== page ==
Visiting the massive dam and the Dewey Short Visitors Center located there are a must. Inside the center is a four-season exhibit of Ozarks life and landscape, and a modern theatre which offers programs illustrating the construction of the dam and other aspects of the region. The programs are free to the public from April through October. A four-loop nature trail, with one designed for handicap access, gives visitors an educational introduction to the flora of the Ozarks.
The Table Rock Resident’s Office, located at the visitors center, is a good place to get information about the lake. You can also learn the interesting story of the Kimberling City Bridges. While the dam was being built, construction of the new Kimberling Bridge was also ongoing. Upon completion, the new bridge towered high above the river bed in preparation for the eventual lake level, while far below, the old Highway 13 bridge spanning the river still stood. As the story goes, the old bridge was sold for salvage and was supposed to be removed, but the lake waters rose too fast, submerging it before salvage work could begin.
The old bridge remains today, many fathoms below the surface, and functions now as a favorite fishing spot for local fishermen.
The “new” Kimberling Bridge, 1,862 feet long with approaches measuring one and a half miles, is the longest bridge of its kind in the country. Water under the new bridge approaches 200 feet in depth. An interesting historic photo of the two bridges, side by side, before the lake filled (pictured above) is available through the Kimberling City Area Chamber of Commerce.
In addition to traditional lake activities such as fishing, skiing, scuba diving, swimming, boating, and camping, Table Rock’s close proximity to Branson means you can also enjoy great entertainment both on and off the water. Fun opportunities include dinner and a show on a paddlewheel cruise, parasailing over the water, signing on for a catamaran cruise, great restaurants and shopping, visiting Silver Dollar City, and all the music, comedy and variety shows along Branson’s famous 76 Country Boulevard.
Nestled in the midst of all the commercial activity lies the 350 acre Table Rock State Park. The park provides a full array of lake-oriented facilities, including camping and picnic areas, a boat launch, dive shop, and a full-service marina. Fifteen Corps of Engineers recreation areas spaced around the lake offer over 1,200 campsites with electricity, restrooms, showers, dump stations, boat launches, and swimming areas. Commercial docks on the lake offer boats, motors, supplies, and guides for hire.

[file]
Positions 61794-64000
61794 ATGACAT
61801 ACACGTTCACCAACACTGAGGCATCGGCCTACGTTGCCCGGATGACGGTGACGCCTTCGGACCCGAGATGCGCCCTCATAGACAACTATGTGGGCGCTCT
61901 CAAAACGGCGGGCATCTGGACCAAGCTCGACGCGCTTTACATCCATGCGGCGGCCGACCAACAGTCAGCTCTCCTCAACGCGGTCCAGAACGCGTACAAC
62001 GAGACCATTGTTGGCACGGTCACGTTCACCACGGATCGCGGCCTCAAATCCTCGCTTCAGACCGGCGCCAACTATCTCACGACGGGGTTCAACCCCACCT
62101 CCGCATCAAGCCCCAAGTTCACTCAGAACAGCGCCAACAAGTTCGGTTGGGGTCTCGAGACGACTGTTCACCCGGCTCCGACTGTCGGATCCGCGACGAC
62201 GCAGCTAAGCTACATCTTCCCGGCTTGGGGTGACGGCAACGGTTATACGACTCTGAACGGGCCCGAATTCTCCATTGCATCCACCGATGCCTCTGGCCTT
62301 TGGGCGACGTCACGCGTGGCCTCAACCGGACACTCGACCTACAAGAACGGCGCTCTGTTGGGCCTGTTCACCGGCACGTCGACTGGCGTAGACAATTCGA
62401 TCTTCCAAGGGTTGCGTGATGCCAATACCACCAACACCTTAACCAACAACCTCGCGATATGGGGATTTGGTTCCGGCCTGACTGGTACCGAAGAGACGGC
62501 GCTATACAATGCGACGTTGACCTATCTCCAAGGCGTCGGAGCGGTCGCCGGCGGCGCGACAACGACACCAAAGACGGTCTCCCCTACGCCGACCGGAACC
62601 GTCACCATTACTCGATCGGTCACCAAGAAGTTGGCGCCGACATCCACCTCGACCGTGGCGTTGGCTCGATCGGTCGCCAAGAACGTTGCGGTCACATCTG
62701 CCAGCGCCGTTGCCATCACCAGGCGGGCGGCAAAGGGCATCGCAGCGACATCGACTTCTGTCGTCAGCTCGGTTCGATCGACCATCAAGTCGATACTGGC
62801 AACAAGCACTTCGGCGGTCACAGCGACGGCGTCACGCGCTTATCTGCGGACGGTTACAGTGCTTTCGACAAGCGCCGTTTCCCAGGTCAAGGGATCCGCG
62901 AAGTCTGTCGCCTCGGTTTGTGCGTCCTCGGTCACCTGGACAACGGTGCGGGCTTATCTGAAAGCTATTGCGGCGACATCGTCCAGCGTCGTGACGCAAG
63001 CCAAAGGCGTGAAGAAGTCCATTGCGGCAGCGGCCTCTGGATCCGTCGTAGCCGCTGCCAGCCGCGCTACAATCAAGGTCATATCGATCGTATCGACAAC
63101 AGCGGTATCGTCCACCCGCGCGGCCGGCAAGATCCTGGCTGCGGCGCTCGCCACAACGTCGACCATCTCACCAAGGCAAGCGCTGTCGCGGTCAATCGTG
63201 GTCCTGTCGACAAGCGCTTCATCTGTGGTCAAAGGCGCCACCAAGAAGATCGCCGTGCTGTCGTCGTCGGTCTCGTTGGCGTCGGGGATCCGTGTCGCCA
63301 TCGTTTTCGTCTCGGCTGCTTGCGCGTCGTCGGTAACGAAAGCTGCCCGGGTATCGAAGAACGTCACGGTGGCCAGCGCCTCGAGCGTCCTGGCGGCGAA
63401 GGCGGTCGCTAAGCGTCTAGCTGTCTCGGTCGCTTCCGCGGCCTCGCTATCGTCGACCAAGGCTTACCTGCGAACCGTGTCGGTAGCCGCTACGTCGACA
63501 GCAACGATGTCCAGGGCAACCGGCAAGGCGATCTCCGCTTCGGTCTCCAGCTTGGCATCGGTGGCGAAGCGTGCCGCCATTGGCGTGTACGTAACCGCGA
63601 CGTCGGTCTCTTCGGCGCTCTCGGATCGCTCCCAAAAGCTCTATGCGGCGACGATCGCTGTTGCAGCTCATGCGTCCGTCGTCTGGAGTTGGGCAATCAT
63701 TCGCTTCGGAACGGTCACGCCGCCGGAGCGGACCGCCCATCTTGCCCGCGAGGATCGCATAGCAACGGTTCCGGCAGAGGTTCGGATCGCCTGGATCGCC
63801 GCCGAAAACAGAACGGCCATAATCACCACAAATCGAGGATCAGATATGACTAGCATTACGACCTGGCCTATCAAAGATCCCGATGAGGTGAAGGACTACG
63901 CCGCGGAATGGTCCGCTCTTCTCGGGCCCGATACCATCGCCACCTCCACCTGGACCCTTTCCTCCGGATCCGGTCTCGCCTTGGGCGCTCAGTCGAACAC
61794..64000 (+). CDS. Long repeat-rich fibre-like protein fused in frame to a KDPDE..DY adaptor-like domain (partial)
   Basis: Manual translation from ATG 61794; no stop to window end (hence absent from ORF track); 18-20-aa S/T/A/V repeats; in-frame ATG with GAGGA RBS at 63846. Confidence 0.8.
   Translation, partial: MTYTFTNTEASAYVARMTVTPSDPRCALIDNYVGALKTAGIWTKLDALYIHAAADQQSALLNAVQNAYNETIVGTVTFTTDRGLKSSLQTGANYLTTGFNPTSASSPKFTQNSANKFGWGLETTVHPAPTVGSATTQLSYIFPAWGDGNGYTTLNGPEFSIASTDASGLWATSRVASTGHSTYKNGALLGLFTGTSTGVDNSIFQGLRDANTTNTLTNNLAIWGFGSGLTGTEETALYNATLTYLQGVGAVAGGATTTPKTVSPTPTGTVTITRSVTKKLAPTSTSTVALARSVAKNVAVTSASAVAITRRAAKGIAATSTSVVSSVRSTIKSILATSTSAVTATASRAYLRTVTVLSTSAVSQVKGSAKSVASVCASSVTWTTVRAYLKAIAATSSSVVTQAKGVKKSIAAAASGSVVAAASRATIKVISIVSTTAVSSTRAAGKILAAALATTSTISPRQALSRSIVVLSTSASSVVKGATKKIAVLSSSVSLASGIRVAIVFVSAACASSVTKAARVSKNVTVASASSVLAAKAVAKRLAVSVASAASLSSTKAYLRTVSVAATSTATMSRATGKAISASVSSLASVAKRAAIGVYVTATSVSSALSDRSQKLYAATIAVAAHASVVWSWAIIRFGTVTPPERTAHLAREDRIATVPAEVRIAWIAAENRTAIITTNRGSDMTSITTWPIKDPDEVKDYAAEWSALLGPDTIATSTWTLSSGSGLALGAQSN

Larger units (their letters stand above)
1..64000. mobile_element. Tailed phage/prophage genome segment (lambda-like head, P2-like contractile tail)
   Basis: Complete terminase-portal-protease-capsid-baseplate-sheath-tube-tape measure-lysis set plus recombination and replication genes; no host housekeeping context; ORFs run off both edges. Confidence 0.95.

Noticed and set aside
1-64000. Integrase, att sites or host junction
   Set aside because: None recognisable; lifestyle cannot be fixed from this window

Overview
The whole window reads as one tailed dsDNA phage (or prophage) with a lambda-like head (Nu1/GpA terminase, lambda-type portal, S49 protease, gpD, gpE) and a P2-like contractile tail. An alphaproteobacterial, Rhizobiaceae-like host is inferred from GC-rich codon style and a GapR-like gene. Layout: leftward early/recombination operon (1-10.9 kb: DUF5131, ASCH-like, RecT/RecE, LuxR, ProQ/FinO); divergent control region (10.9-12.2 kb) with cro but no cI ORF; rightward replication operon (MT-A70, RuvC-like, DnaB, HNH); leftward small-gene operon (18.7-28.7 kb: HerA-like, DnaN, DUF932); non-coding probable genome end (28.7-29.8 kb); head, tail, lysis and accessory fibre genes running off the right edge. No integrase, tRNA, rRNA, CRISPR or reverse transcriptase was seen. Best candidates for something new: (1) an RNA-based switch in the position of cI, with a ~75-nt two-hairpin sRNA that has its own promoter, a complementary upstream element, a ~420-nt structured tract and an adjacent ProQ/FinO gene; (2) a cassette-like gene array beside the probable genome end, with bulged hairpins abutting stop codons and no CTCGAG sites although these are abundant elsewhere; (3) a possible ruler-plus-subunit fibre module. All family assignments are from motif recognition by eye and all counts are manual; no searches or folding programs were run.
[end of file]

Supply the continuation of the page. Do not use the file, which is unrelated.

Table Rock Lake offers excellent year round fresh water fishing for warm water species such as spotted bass, white bass, crappie, channel cat, bream, and other panfish. Nationally known as a largemouth bass haven, Table Rock has become a regular stop on the professional fishing tour with the annual Bassmaster Central Invitational Tournament held each spring.
Table Rock Lake offers the greatest combination of recreational opportunity likely to be found anywhere. From world class lakeside hotels to simple mom and pop resorts, from fun in the sun crowds to the quiet coves offering solitary peace and quiet, from counting stars in the night sky to counting stars on Branson’s famous strip, the attractions are abundant. And despite all the hype and development, you can find along the back roads and byways much that recalls what drew people to the Ozarks in the first place: beauty unspoiled and forever inviting.
(Photos courtesy of Kimberling City Area Chamber of Commerce)